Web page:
Purpose: The International Classification of Functioning (ICF) has found widespread acceptance since it was launched in 2001. Yet, little is known about its use in Primary Care. This paper aims to contribute to the dialogue about the practical use of the ICF by exploring how this framework constitutes a supplementary source to inform disability-related decision making in integrated Primary Care.
Method: The implementation process of the ICF in a Latin American Primary Care and Community-Based Rehabilitation setting is described and the ICF diagram is applied to a life story as an example of its current use. Participant observation, in-depth study of reports of team meetings and the review of clinical files are the main data collection methods. Data analysis is enabled by the combination of single-case study with theory testing, which facilitates the generation of hypotheses in this exploratory study.
Results: A valuable time component of the ICF may support continuity in Primary Care and the universal application of the ICF framework can promote comprehensiveness by integrating individual rehabilitation and collective disability prevention. A way to mitigate the perceived dominance of biomedical disease and deficiency thinking is proposed in order to encourage the biopsychosocial focus of Primary Care. Finally, the implementation of the International Classification of Diseases (ICD-10) in the health condition domain of the ICF highlights the importance of social responsibility towards disability.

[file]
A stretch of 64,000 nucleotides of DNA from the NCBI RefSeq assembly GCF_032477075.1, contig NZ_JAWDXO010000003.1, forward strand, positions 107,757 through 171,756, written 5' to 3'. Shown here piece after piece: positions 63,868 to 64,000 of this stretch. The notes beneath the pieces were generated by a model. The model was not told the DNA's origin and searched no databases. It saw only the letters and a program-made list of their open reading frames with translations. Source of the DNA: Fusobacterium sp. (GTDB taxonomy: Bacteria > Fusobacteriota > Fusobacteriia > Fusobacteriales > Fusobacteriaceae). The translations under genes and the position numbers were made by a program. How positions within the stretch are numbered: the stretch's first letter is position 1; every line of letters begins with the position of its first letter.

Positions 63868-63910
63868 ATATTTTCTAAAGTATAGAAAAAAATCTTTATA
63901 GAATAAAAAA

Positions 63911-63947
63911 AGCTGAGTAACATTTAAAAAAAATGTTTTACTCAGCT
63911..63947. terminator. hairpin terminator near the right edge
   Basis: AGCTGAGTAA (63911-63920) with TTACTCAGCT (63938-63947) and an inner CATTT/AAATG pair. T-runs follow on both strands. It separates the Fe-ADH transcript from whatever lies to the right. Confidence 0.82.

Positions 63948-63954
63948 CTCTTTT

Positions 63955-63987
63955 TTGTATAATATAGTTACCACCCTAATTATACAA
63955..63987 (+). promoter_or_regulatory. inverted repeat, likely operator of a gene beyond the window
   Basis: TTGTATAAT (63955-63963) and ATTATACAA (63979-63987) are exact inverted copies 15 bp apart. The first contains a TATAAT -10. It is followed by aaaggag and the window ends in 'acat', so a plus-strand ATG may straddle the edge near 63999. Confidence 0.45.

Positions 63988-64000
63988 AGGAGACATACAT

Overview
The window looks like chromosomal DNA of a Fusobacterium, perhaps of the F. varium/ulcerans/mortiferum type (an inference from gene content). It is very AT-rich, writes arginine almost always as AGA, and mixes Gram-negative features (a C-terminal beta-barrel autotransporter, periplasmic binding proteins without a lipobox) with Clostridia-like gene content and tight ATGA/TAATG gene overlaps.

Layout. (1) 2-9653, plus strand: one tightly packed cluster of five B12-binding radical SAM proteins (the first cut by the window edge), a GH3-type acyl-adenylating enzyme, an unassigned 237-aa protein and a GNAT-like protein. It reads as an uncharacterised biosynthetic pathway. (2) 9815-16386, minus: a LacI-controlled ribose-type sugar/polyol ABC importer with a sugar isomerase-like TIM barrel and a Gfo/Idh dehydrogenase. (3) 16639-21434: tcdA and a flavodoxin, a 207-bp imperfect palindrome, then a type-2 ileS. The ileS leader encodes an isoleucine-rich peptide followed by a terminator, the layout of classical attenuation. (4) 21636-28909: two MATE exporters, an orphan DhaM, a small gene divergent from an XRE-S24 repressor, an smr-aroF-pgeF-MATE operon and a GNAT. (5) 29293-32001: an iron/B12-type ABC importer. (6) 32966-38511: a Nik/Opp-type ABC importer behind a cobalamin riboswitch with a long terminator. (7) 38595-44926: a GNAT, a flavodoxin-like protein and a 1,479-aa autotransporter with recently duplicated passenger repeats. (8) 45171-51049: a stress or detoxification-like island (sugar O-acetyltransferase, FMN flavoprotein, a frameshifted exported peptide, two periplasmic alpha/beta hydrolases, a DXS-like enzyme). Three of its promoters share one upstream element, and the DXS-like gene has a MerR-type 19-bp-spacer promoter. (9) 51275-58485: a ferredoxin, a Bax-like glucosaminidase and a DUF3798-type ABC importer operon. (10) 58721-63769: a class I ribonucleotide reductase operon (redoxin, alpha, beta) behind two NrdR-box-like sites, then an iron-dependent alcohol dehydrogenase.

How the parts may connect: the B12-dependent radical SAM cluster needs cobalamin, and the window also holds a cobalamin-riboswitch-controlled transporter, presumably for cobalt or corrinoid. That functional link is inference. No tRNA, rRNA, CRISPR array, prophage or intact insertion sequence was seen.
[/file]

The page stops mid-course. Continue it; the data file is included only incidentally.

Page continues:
Conclusion: This study suggests that a creative implementation of the ICF during life course to everyone who uses universally accessible healthcare may strengthen the integrative functions of Primary Care, and may be at the heart of the information system of this essential part of the healthcare system. Further research on the complementary use of ICF and ICD-10 is suggested in order to support community-based multisectoral intervention which may be coordinated by Primary Care.